The Open Society Foundations (OSF) reaffirms its commitment to support Ethiopia’s reform agenda
The Open Society Foundations (OSF) remains committed to supporting Ethiopia’s reform agenda, led by the Ethiopian people.
Coordinated by its African Regional Office (AfRO), OSF is finalising grants worth USD25 million to key public institutions, civil society and independent media. USD24 million will be disbursed in December 2019, through the Ministry of Finance, to the Prime Minister’s and President’s Offices, the Ministry of Innovation and Technology, the Attorney-General’s Office, the Supreme Court and the National Election Board of Ethiopia to support their respective contributions to reform and preparations for the 2020 elections.
OSF’s Economic Justice Programme (EJP) recently announced its social impact investment of USD10 million into the Cepheus Fund, intended to support women-led small and medium size enterprises (SMEs). And OSF’s grantmaking foundation for the region, the Open Society Initiative for Eastern Africa (OSIEA), has already approved grants totalling USD1.5 million for Ethiopian civil society and independent media towards work on human rights as well as public engagement on economic reform and the 2020 elections. OSIEA’s intention to open an office in Addis Ababa has been delayed as we consider the best legal compliance and registration options—meaning that it missed our initial deadline of August 2019.
We acknowledge the public questions about our engagement in Ethiopia. All OSF entities identify organisations to fund through an open and transparent process. We fund organisations that work towards advancing open society values—be they public, private sector or civil society and independent media organisations. In Ethiopia, OSIEA has held a number of convenings with Ethiopian academics, public intellectuals and organisations to explore opportunities for collaboration. These convenings shaped OSIEA’s priorities for Ethiopia and also helped identify potential partner organisations already working towards those priorities.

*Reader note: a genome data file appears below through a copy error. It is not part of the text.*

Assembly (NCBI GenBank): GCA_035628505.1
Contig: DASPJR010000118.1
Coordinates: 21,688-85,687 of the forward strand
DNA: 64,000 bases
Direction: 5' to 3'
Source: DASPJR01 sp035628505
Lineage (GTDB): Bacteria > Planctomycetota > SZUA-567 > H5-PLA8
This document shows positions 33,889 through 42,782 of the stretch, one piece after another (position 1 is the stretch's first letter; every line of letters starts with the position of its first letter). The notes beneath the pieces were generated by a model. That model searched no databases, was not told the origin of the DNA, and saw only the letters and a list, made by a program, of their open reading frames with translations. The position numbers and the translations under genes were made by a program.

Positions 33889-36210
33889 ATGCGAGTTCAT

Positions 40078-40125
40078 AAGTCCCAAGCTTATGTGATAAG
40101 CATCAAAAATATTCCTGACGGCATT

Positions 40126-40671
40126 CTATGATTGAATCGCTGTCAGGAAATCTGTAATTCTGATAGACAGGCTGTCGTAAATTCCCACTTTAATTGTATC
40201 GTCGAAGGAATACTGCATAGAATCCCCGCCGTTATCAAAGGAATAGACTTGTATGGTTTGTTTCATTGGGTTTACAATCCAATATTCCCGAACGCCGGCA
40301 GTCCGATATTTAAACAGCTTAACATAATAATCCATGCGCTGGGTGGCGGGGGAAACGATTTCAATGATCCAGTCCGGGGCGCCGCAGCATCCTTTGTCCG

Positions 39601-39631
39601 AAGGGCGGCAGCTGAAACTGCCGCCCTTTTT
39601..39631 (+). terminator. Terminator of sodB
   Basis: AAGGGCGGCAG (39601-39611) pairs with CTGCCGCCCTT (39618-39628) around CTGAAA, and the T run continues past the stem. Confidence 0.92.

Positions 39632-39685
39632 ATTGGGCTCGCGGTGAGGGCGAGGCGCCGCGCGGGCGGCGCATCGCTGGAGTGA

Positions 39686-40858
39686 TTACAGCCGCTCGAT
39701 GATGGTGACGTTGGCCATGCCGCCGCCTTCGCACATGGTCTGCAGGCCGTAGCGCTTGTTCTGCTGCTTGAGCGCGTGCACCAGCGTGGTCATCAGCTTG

Organisations seeking funding from OSIEA submit concept notes for internal review. Those whose proposed interventions align with identified priorities are then asked to submit full grant applications. These are reviewed by programme staff and then OSIEA’s senior management team, whose own approval authority is up to USD50,000. Those for amounts over USD50,000 are forwarded to OSIEA’s full Board of Directors for review and approval.
Following the process above, 11 civil society and independent media organisations are set to receive funding from OSIEA. We look forward further grantmaking to more organisations. Any Ethiopian organisation interested in submitting concept notes is invited to do so (please see our website: www.osiea.org as well as OSF’s website: www.opensocietyfoundations.org for more information on other possibilities within the network).
For over four decades, OSF has worked towards building vibrant democracies. George Soros, OSF’s founder and Chair, began his philanthropic work in 1979, funding scholarships for black South African university students under Apartheid. Today, OSF funds individuals, organisations and, where welcomed, reform-minded, post-conflict and other transitional governments, in more than 120 countries. OSIEA, founded in 2005, works towards an inclusive and just Eastern Africa in which its people can live in dignity and equality and participate meaningfully in public life.
Ruth Omondi is communication officer for The Open Society Initiative for Eastern Africa (OSIEA)